SoftBank and Tiger Global—hands down the most prolific investors in India’s startup ecosystem, albeit in different moods. The Japanese Internet conglomerate is buying into promising ventures like there is no tomorrow while the US-based investment firm is looking to recoup a part of its investments made here over the years.
What started unhurriedly with a few co-investments seems to be fast evolving into a symbiotic relationship. The trigger came from parleys around the merger of their competing investments, e-tailers Flipkart and Snapdeal, notwithstanding the deal’s eventual collapse. Now, there is a definitive trend—Tiger Global seems to be offloading a portion of its stakes in its leading portfolio companies even as SoftBank, courtesy of its $93-billion Vision Fund, looks eager to lap them up.
Here’s how the story goes around in startup and venture capital circles. Sometime in July-August 2016, SoftBank turns down Snapdeal’s plea for additional funding. Instead it urges the company to explore other strategic options. Snapdeal indicates its willingness to join forces with Flipkart, and SoftBank encourages the move. Feelers are sent to Flipkart and Tiger Global, and the US-based investor gets interested when it realises SoftBank’s keenness. Between late 2016 and early 2017, top Tiger officials make at least three visits to the SoftBank headquarters in Tokyo.
None of the parties involved would confirm this, and there was outright denial when VCCircle first reported in August 2016 that the beleaguered Snapdeal was exploring a merger.
Much water has flown under the bridge since then, and Tiger Global stands to benefit from a hungry SoftBank’s penchant for securing sizeable stakes in leading tech and Internet startups.
In fact, the US-based fund is a step closer to booking some profit from its major Indian investments such as Flipkart and cab-hailing firm Ola, primarily through a secondary share sale to the prolific SoftBank. While a transaction is underway vis-à-vis Flipkart shares and regulatory approvals are awaited, there is an in-principle agreement with regard to the sale of Tiger’s shares in Ola to SoftBank, according to three persons privy to the development.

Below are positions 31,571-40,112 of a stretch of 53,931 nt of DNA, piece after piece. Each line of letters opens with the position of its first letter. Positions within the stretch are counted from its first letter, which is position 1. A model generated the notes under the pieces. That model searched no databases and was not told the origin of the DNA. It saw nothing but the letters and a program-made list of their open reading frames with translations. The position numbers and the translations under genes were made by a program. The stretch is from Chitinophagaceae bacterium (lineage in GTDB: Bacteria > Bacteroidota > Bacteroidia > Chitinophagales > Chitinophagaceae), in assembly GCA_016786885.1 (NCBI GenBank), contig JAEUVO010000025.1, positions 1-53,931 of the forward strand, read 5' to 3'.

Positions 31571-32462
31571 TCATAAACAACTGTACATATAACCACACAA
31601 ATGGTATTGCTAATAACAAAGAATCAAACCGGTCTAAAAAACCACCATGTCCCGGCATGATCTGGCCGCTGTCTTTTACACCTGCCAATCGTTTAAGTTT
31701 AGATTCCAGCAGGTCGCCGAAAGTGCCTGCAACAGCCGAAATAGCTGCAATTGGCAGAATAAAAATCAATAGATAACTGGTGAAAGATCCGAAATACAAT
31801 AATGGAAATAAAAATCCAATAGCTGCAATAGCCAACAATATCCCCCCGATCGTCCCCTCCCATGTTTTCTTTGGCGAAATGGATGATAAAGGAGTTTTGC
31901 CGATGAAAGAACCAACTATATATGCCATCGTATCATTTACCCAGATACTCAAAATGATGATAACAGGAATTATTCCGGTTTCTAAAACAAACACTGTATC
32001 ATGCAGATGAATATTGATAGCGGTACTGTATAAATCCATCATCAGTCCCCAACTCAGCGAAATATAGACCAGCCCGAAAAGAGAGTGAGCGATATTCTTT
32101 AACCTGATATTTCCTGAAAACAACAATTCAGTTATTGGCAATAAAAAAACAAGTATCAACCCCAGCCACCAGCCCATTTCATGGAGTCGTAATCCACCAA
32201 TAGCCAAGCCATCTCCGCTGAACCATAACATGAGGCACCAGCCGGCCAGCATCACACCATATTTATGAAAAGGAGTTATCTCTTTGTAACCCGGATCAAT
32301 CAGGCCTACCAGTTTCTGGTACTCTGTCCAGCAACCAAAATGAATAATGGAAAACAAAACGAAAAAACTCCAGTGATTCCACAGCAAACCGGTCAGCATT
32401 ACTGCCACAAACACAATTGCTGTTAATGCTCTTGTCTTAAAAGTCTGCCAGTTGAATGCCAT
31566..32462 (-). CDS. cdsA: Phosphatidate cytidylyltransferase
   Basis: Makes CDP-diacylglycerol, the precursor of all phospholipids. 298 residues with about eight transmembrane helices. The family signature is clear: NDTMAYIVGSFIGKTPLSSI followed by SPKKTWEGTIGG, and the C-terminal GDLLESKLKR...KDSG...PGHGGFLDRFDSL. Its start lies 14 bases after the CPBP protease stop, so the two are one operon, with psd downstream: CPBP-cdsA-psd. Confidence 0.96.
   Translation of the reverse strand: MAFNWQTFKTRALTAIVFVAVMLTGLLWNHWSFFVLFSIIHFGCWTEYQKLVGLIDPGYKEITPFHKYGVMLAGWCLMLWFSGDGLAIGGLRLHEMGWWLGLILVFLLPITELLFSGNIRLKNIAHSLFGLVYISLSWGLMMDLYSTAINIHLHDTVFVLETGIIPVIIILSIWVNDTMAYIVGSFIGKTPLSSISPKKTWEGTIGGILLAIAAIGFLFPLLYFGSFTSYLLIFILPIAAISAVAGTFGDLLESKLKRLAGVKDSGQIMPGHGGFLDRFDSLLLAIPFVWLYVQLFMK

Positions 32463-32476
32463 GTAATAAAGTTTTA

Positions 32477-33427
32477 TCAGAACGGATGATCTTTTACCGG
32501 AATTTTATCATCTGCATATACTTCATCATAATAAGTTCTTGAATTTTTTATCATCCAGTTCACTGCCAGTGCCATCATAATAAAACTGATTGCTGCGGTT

VCCircle first reported about Tiger Global’s plans to partially exit Flipkart with a likely three-fold return early this year, just before the e-tailer agreed to acquire the Indian operations of eBay Inc. as part of a $1.4-billion fundraising round. While there were media reports of a likely partial exit from Ola too, speculations gathered momentum after VCCircle reported last week that its managing director Lee Fixel had resigned from the taxi-aggregator’s board.
The people mentioned above said Tiger Global could offload half of its 14% stake in Ola to SoftBank, which would allow the latter to up its stake to around 30% in the cab-aggregator and strengthen its position as the biggest shareholder. A report in The Economic Times quoting unnamed people said that Tiger Global would gain around $1 billion from its partial exits at Flipkart and Ola—$600-700 million from Flipkart and around $300 million from Ola.
Tiger Global, one of India’s most active venture capital investors with around 50 companies in its portfolio, has drastically slowed its pace of investments in the past two years. For some time, it’s been looking to recoup at least a part of the $2.5 billion it has invested over a decade.
With back-to-back negotiations—the stillborn merger of Flipkart and Snapdeal, SoftBank’s subsequent investment in Flipkart, and Tiger’s sale of shares in Flipkart and Ola to SoftBank—the powerful duo seems to be working closely.
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